Property records show that in 2013 Field paid $1.9 million for the two-bedroom, two-bath penthouse, which has a rooftop deck, according to the Boston Globe
. The stylish brown condo building is known for its distinctive sloping look.
Josh Golden, the owner of Luxury Residential Group, says that his company regularly works with the Macallen Building to sell units and recently sold the penthouse across the hall from the couple's unit. He said the two were "very sweet and accommodating" during that process.
"We're shocked by the incident," Golden told CNN.
The building has high security, including security cameras in the lobby and a 24/7 concierge, Golden said. Additionally, access to the elevator for its penthouse level is regulated by a key fob, Golden said.
"You can't get up there without a key. The elevators wouldn't even open the door for you without a key," Macallen Building resident Jack Fu told CNN affiliate WCVB
. "So there's no access unless someone lets you in."
Motive still unclear
There is currently no evidence to point at any connection or relationship between Teixeira and the doctors, Conley said.
Teixeira has two previous larceny convictions, according according to Suffolk County District Attorney's Office spokesman Jake Wark. In the summer of 2016, Teixeira passed a note demanding money at a bank.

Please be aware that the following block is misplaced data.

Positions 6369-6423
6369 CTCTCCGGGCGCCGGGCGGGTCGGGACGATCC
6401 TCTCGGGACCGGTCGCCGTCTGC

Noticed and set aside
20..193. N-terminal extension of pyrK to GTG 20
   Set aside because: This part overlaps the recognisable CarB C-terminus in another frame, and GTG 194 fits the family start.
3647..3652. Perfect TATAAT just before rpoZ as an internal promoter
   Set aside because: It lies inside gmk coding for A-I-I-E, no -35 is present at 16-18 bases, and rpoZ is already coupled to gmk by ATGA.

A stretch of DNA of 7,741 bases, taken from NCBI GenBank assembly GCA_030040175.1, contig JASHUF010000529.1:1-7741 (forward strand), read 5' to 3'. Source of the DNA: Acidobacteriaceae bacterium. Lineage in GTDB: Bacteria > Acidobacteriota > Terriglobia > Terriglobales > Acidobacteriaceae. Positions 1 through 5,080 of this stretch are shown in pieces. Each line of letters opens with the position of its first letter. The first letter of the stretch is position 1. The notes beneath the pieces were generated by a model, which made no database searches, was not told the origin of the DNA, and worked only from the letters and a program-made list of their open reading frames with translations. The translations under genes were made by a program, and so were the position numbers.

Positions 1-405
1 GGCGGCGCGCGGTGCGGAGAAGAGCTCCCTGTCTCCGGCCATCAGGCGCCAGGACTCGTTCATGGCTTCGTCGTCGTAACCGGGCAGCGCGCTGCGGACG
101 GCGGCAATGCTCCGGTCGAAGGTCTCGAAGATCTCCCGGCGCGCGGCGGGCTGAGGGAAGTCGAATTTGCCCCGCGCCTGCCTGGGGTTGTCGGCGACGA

The second, virtually identical incident, which remained unsolved until Teixeira volunteered the information to law enforcement after his 2016 arrest, took place in August 2014 at the same location. Teixeira pleaded guilty to both crimes and was sentenced to a term of 364 days, with nine months to serve and the balance suspended for a three-year probationary term, according to Wark. No weapon possession or injuries were reported as a part of either incident.
A motive is still under investigation, he said.
Teixeira will appear in court on June 8 for a probable cause hearing.
CORRECTION: A previous version of this story incorrectly stated the time frame when Palladion Services worked with the condo building.